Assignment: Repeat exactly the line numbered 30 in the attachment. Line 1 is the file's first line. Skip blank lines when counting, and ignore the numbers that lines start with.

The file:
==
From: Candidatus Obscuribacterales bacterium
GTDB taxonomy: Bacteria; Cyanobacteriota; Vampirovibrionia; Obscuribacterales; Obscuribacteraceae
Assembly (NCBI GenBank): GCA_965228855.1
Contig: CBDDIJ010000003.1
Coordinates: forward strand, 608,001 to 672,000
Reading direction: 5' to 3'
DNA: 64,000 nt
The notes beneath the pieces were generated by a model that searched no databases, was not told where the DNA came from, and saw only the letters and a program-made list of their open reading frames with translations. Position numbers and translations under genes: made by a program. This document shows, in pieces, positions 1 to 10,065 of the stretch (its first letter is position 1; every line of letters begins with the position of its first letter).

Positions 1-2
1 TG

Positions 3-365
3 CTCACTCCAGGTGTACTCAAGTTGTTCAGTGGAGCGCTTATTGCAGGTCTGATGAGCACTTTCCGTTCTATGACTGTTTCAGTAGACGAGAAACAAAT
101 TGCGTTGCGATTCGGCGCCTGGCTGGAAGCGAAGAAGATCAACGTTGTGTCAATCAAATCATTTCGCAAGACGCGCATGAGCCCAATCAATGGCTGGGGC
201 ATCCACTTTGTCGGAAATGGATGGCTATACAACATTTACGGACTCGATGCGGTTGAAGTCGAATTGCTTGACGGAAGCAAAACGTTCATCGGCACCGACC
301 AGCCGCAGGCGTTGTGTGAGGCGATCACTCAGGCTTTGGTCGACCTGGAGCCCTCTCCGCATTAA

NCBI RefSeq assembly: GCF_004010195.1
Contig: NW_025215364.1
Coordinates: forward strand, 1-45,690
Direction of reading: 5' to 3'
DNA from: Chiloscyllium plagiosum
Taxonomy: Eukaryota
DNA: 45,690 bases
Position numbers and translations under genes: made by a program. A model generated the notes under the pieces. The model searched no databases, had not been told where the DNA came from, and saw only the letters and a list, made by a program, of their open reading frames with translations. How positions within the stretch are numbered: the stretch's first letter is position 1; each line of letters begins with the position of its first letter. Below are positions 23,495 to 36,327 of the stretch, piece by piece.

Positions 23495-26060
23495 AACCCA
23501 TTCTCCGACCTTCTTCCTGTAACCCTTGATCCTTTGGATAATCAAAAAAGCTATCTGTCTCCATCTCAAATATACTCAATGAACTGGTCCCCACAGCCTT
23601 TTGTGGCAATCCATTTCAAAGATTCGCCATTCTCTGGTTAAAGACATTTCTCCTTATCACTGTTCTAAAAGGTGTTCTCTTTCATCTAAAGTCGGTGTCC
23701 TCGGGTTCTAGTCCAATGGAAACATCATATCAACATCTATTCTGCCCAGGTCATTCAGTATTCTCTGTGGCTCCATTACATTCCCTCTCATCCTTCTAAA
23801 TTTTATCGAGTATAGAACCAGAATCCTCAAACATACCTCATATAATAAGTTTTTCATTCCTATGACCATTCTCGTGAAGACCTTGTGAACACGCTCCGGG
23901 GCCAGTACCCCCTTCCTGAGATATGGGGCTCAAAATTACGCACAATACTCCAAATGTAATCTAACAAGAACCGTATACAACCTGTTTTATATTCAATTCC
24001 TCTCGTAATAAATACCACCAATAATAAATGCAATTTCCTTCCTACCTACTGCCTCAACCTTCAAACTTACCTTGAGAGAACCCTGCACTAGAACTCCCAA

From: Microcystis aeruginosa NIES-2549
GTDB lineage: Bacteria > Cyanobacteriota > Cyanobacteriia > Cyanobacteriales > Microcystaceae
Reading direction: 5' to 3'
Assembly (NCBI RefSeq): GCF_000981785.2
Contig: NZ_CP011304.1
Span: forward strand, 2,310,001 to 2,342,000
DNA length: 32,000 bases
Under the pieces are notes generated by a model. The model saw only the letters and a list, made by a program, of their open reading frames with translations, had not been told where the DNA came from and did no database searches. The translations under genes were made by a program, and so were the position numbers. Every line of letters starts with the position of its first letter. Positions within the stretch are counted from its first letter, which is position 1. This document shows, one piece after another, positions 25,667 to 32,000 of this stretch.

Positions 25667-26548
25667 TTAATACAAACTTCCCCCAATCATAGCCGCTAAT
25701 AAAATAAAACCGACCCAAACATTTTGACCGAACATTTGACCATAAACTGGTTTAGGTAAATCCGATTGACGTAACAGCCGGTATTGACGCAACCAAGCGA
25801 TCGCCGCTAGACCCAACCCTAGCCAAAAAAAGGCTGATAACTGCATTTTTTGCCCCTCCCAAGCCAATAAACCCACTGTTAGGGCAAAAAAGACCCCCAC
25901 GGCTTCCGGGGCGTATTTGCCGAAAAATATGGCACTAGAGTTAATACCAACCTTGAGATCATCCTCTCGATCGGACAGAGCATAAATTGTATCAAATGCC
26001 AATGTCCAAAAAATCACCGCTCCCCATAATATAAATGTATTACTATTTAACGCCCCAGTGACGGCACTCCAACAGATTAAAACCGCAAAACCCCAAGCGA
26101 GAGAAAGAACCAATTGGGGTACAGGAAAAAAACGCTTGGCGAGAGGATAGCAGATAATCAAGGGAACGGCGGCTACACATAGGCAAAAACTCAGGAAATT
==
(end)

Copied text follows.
23901 GCCAGTACCCCCTTCCTGAGATATGGGGCTCAAAATTACGCACAATACTCCAAATGTAATCTAACAAGAACCGTATACAACCTGTTTTATATTCAATTCC